Saint Peter

Restaurants, Seafood Paddington
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The new patron saint of seafood dinners has set up shop in Paddington

Do you know your blood clams from your flame cockles? Or what the hell a stargazer is? Josh Niland does. This young gun chef wants to personally introduce you to the treasures of the high seas, and surprisingly he isn’t planning on charging you your weight in dubloons for the privilege. After clocking time in Peter Doyle’s kitchen and under the wing of Steve Hodges of Fish Face (vale), Niland accrued the skills to usher in a new era of fancy fish dining in Sydney and opened his own venue in a former sushi train at the tender age of 28.

Saint Peter is named after the patron saint of fisher-people, net makers and shipbuilders, but there’s no kitschy nautical gear on the walls here (or religious iconography for that matter) – the pared-back, sandstone-lined room, bare tables and paper napkins are all a blank canvas because what’s on your plate is the star of this show.

Aside from the comforting reliability of oysters that are as fresh and briny as the sea, and a very upmarket fish and chips, the menu here changes from day to day, depending on what prized items Niland’s suppliers have wrested from the fishing nets that morning. Perhaps it is a pile of beautiful terracotta striped flame cockles that are buried in charcoal until they pop open, so that the meaty molluscs can be dressed in a pungent red vinegar and shellfish oil combination. Or maybe you’ll eat a Spencer Gulf rock crab, claws ready for cracking and the body picked free and served in the shell with a coral sauce. They make the sauce with crab cast-offs and it gives the meat a plump, rich glossiness and concentrated shellfish flavour.

Turns out some fish, like beef, you can dry-age, and that’s what Niland is doing to the wild kingfish from Bermagui on the NSW coast. We’re not talking 150 days in the cool room like the famous steaks at Firedoor, but the kingfish clocks six days, which gives the fish extra dry skin for the crisping – it’s the crackling of the sea. Our kingfish arrives medium rare with the proteins just set and the skin shattering and salty, along with a verdant spinach puree, one long artichoke sceptre and a garlicky aioli to give all those soft salty flavours a sharp bite.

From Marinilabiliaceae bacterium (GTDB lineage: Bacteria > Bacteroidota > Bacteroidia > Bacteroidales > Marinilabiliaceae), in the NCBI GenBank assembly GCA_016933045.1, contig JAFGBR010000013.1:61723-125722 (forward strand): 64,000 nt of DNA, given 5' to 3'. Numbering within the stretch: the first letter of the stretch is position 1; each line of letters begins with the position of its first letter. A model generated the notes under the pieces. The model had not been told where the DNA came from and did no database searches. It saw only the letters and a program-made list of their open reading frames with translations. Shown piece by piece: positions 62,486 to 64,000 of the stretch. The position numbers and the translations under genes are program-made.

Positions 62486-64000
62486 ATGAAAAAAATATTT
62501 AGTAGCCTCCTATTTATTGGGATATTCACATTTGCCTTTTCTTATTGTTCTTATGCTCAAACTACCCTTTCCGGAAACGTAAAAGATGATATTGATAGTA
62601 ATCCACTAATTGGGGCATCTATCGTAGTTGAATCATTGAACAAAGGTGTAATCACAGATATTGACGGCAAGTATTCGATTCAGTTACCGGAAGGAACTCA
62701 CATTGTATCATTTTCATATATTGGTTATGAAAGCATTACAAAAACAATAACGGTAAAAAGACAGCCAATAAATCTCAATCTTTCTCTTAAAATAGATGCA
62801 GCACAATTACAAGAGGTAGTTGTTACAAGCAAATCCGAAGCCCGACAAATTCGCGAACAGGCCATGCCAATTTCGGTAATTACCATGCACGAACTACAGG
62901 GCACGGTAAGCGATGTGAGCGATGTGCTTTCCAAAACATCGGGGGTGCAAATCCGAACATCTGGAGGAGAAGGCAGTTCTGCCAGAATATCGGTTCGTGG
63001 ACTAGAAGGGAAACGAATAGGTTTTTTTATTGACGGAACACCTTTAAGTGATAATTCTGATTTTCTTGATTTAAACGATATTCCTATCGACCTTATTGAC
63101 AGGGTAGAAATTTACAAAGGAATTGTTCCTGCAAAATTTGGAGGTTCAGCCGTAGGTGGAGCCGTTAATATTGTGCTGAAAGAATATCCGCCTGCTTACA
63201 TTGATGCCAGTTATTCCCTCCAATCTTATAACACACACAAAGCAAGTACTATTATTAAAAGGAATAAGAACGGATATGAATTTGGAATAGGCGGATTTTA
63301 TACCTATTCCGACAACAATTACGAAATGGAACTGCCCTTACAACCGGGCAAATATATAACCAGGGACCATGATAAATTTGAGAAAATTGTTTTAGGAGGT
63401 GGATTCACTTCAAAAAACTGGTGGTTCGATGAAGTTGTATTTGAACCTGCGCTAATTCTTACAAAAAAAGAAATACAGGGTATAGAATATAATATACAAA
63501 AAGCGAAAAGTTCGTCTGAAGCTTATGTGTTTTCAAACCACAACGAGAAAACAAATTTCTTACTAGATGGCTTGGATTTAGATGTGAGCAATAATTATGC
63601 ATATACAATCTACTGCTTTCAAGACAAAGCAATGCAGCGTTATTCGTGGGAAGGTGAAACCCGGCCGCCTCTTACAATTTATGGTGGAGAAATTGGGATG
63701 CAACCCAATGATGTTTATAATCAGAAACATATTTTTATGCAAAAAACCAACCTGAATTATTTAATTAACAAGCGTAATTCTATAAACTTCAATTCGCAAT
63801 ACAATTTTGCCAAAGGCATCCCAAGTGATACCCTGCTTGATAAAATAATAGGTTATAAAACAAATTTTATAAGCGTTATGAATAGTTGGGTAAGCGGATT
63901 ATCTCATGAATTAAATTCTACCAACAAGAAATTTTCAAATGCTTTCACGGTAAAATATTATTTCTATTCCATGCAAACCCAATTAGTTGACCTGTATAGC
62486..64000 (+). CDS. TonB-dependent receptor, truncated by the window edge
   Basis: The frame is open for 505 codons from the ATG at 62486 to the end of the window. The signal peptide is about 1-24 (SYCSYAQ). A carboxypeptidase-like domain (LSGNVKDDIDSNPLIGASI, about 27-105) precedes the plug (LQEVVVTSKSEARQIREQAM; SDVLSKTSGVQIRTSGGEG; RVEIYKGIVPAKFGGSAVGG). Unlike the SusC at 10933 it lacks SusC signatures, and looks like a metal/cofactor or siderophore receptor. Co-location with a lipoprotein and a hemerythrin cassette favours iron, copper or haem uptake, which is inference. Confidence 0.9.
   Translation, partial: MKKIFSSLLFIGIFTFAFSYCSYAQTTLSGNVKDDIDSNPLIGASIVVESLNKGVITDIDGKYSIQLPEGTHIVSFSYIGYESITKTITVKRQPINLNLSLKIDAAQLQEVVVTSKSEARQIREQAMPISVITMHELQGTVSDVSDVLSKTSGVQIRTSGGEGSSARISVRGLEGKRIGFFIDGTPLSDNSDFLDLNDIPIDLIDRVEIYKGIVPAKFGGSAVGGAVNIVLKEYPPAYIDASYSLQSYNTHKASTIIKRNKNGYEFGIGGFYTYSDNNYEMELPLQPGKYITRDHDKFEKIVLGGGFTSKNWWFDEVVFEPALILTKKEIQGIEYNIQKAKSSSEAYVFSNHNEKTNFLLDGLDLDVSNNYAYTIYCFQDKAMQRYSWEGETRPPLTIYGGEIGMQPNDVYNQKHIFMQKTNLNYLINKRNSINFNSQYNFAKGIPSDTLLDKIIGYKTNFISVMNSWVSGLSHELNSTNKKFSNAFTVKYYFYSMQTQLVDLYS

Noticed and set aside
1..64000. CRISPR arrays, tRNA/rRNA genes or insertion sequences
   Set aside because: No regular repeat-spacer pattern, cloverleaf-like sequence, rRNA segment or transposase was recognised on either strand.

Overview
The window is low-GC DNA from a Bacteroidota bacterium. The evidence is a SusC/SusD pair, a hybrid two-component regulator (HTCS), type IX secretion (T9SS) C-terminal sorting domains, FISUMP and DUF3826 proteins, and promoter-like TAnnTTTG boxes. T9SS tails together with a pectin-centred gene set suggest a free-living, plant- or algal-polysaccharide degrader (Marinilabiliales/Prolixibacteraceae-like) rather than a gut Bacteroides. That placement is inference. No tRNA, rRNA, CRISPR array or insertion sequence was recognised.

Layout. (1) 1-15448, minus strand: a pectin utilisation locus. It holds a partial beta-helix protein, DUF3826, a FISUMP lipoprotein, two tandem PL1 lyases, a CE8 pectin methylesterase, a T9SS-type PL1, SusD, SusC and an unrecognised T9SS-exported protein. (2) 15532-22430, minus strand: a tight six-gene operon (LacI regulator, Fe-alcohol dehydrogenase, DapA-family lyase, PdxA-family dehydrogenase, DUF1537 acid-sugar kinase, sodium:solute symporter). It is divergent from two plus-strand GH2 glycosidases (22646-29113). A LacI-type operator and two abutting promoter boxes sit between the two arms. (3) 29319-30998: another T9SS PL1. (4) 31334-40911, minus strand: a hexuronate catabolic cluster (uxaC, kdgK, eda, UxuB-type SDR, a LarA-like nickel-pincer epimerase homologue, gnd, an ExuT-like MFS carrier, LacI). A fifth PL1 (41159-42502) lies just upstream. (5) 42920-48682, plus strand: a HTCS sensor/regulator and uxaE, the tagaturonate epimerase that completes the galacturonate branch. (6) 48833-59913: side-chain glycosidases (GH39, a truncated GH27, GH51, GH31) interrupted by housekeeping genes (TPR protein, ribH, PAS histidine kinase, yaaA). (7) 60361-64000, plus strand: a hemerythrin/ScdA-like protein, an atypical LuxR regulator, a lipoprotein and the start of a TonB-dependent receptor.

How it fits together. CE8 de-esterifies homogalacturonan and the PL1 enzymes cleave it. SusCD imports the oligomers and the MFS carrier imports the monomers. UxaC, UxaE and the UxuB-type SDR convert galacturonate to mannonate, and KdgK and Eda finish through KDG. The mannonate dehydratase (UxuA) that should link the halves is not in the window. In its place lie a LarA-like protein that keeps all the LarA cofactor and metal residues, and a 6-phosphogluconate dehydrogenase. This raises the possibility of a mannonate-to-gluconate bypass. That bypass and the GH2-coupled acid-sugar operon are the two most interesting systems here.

You might be more accustomed to yoghurt with red meat, but once you get your head around the combination of a piece of creamy-fleshed Bowen red emperor with yoghurt, wilted spring weeds and pumpkin seeds for crunch it actually proves as comforting a combo as any lamb dish.

There’s a lot of skill in the kitchen here, but little fuss. Ingredients aren’t disguised or broken down to their atomic level – one of life’s great treats is a freshly caught fish straight on the campfire, and the Saint Peter experience isn’t trying to stray too far from those simple pleasures. If you like a challenge they’re also doing fish offal, like liver or sperm (shudder) for the truly courageous.

If you’re not quite ready for sexy fish bits (we’re with you, buddy), maybe dessert is where you can brave untested waters. Sure, there’s a lemon tart and three cheese options, but don’t you need to know what artichoke caramel is? We did, and it turns out it’s exactly what it says on the label – a sweet, sticky and yet weirdly vegetal caramel fudgey sauce made by cooking down artichokes. It’s served with a salty sweet sunflower seed praline that we love, and two quenelles of what looks like a standard chocolate mousse, but is actually a gluten-free, dairy-free, egg-free version made by mixing the chocolate with water and then whisking it over ice until it gets the required creamy consistency. So weird, so intriguing. We still don’t know if we liked it, but we don’t regret it either.

You might take the simple set-up of this restaurant and the delightfully eccentric soundtrack of Tom Jones, the Cranberries, Sinatra and Corey Hart as a cue that you don’t need to take Saint Peter that seriously, but underestimate this kitchen at your own peril. This is seafood cooking that is fresh to death, plus it’s possible to get out of here for under $100 a head, even with a few cheeky glasses of wine thrown on the tab. We’ll raise a claw to that.

By: Emily Lloyd-Tait

Posted:

Venue name: Saint Peter
Contact:
Address: 362 Oxford St
Paddington
2021
Opening hours: Wed, Thu 5.30pm-late; Fri nnon-2pm, 5.30pm-late; Sat, Sun 10am-3pm, 5.30pm-late
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